As voluntary turnover continues to hit all-time highs, the “Great Resignation” is becoming less of a trendy, new term and more of a constant and growing source of concern for HR and business leaders.
Many are reacting to the prolonged retention challenges by investing heavily in talent acquisition—a necessary, but not the only, component of a smart strategy, says HR veteran and IBM CHRO Nickle LaMoreaux.
“I worry when we talk about the Great Resignation that it kind of assumes the answer already: People are going to resign. I think that’s a little premature,” she says. “Talent acquisition is absolutely important in a dynamic and hot labor market—there’s no question—but I don’t want HR teams to take the easy way out.”
Instead, she says, HR should look closely at what the Great Resignation is really all about: Employees are taking ownership over what they want from their careers, where and when they want to work, how they want their personal goals and professional purpose to align; ultimately, she says, it’s their “Great Reevaluation.” HR needs to follow their lead and reevaluate how the company is meeting employees’ evolving needs.
“This is an opportunity for HR departments to be working with business leaders and managers to re-recruit existing employees,” LaMoreaux says.
Much of that work should center on culture. Aligning culture with the growing expectations of employees requires HR and business leaders to embrace agility like never before—even at an institution like IBM, which dates to 1911 and has one of the world’s largest workforces, with more than 250,000 employees globally.
“You don’t last as a company for over 100 years without having something enduring in your culture; dedication to our clients, innovation, trust, inclusivity have always been hallmarks of IBM,” she says. “But there have been some recent shifts in my time.”
To that end, in addition to traditional engagement surveys and mini pulse surveys, IBM hosts “Ask Me Anything” sessions in which employees companywide are invited to interact directly with CEO Arvind Krishna. And it continues to expand its global “jams”—improv-style brainstorming sessions across functions and job roles—that allow employees to take an active role in company innovation.
Such transparent communication with both employees and candidates is becoming the “new expectation and norm” for organizational culture, particularly in the age of the Great Resignation, LaMoreaux says.
Any corporate cultural reevaluation today should also take into account the potential of learning and development as a retention tool.
Several years ago, IBM launched its THINK40 initiative, requiring employees to complete 40 hours of learning a year—they far surpassed that goal, with the average employee participating in nearly 90 hours. That commitment to learning can pay off for both the employee and company: At IBM, the “most avid learners” were more than 40% more likely to get promoted.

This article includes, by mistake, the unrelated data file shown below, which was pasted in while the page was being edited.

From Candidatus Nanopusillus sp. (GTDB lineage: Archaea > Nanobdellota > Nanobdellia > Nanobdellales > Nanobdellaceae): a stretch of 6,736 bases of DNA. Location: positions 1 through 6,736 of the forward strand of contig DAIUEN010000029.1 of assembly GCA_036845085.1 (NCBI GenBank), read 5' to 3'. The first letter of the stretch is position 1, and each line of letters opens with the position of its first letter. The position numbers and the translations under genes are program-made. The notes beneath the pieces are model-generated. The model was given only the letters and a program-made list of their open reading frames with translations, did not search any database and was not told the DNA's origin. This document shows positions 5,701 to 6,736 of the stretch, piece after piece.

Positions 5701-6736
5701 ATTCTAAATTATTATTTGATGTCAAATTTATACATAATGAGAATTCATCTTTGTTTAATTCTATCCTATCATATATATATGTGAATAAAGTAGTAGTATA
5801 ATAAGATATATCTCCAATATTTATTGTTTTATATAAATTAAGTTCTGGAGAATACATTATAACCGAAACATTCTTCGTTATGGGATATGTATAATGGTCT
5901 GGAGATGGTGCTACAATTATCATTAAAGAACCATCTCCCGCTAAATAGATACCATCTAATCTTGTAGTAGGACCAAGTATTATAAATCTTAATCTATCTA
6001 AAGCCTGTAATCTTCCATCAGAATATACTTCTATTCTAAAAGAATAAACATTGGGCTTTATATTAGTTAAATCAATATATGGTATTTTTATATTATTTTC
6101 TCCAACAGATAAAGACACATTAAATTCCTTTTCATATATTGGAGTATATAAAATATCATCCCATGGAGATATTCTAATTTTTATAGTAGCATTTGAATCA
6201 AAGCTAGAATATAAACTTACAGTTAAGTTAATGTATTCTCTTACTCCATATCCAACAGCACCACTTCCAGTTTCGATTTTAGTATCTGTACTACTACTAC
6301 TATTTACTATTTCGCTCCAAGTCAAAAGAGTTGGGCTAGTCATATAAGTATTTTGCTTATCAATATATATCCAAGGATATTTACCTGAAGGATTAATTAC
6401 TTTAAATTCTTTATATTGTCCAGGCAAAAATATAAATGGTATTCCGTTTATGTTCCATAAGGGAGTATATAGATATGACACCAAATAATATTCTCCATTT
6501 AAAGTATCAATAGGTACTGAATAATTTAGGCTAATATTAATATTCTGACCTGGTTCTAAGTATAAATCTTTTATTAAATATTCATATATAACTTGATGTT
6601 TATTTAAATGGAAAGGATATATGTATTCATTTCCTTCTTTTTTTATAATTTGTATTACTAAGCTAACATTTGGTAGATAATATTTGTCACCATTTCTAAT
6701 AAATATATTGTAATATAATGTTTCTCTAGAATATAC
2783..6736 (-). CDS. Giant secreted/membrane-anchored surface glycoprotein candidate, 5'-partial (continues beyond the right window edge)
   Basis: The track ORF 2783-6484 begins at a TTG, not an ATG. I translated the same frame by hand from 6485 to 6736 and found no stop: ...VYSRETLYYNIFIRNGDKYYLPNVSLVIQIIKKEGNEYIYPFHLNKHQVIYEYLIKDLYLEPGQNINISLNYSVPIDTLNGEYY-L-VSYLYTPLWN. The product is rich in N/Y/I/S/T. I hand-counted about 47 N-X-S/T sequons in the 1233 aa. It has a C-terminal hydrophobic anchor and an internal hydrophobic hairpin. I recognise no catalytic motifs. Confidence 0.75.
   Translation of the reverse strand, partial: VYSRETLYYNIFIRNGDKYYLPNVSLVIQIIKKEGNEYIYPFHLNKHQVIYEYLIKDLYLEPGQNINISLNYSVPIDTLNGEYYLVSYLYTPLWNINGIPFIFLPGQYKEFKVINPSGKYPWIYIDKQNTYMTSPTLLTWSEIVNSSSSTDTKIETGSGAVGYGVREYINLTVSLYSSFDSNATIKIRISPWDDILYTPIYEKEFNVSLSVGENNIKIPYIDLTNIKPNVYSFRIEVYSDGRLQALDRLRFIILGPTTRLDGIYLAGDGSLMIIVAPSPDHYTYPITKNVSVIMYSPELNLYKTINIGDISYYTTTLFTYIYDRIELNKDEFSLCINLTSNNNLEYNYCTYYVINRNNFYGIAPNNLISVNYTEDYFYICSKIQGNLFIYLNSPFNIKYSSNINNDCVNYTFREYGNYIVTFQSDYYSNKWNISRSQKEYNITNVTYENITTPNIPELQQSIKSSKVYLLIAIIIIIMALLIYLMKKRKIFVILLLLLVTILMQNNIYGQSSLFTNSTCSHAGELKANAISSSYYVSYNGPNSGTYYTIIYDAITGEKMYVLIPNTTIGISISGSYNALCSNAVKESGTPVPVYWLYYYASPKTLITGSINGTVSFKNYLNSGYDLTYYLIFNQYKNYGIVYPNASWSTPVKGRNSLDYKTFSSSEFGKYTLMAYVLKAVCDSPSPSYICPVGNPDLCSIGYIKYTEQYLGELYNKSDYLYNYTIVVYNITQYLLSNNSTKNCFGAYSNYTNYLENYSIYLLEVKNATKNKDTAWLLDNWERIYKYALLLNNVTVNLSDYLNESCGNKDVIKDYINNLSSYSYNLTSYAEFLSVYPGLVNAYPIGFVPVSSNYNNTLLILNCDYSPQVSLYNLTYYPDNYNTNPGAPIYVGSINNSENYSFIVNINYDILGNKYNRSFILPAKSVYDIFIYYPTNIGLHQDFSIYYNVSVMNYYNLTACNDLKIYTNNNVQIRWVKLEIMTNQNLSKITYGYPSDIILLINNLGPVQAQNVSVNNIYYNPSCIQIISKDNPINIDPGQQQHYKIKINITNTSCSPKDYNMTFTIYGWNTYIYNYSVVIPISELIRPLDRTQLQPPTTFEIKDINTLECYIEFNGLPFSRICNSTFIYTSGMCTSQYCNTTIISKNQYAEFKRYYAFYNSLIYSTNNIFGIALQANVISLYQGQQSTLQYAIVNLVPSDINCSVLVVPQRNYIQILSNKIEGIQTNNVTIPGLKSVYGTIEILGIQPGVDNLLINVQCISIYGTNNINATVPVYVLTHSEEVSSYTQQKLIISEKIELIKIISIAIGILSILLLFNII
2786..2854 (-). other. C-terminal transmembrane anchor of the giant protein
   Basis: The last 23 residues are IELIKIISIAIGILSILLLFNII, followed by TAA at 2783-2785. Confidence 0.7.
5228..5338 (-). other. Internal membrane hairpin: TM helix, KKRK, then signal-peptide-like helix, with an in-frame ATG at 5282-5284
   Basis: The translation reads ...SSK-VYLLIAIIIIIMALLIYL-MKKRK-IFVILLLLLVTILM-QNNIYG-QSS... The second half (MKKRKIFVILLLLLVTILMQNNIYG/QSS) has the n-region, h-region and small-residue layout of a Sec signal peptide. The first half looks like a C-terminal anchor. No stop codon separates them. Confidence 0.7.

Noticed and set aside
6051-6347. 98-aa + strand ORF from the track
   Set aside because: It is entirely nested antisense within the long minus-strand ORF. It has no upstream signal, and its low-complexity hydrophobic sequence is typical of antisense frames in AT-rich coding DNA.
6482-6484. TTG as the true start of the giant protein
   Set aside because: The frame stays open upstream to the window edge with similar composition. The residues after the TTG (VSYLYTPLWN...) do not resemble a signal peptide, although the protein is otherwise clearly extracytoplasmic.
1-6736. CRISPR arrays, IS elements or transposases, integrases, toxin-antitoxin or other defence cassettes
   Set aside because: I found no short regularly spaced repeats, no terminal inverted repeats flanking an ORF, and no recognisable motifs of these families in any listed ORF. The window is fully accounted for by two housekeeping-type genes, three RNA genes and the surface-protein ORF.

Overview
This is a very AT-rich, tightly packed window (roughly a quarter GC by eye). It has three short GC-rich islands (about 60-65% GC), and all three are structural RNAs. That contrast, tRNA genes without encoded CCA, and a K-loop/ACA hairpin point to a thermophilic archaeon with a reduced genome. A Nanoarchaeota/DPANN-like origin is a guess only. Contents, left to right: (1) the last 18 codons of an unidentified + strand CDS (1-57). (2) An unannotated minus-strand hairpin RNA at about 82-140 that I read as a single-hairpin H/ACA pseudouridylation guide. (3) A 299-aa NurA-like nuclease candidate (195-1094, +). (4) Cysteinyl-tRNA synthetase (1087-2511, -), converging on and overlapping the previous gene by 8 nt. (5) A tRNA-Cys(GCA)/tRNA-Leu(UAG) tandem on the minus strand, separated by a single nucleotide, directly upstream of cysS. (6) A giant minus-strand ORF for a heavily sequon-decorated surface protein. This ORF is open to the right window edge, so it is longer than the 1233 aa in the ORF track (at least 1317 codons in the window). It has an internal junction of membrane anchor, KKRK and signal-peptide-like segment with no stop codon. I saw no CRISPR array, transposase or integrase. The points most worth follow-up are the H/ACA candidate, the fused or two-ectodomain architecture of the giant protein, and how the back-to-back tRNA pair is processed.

To support that aim of internal mobility, however, HR needs to again rely on transparency and feedback to ensure their reskilling and upskilling programs are tailored to what employees want and need, LaMoreaux says, and that workers understand and believe in their ability to grow and move within the company.
“HR has a critical role to play in not only developing new programs that allow reskilling and upskilling but also in ensuring employees are aware of career opportunities available to them before they assume they have to go somewhere else,” she says.
Another culture-related factor that has prompted employees at some organizations to head for the door recently is the question of flexibility. IBMers have had access to flexible working arrangements and schedules for years—company leadership even coined the term “work/life integration” two decades ago—but its definition of flexibility has evolved in recent months.
Instead of allowing employees to just flex their schedules or work from home occasionally, IBM is now focused on “measuring outcomes instead of activities.” Sustaining that approach has meant empathy is in the driver’s seat.
“We did manager training globally [on empathy] because it became a critical part of how we managed things when work and home became totally integrated—it’s not just at one point in time on one day a week or because someone needed to pick up their kids and leave early,” LaMoreaux says. “It was now a constant.”
LaMoreaux, who has worked in HR at IBM for more than 21 years and took on the top HR position in August 2020, says the role of empathy in leadership—particularly as companies reassess culture in the wake of the Great Resignation—has been one of her most crucial realizations as she’s settled in as CHRO.
“That was actually one of the benefits of taking on this job during the pandemic—there wasn’t a rulebook so we knew we had to listen to our employees, to our market, to our business leaders,” she says. “That idea of co-creating with empathy because we’re in uncharted waters has been one of the defining moments for me in taking on this role, and it’s one of the lessons I’m going to continue to carry with me.”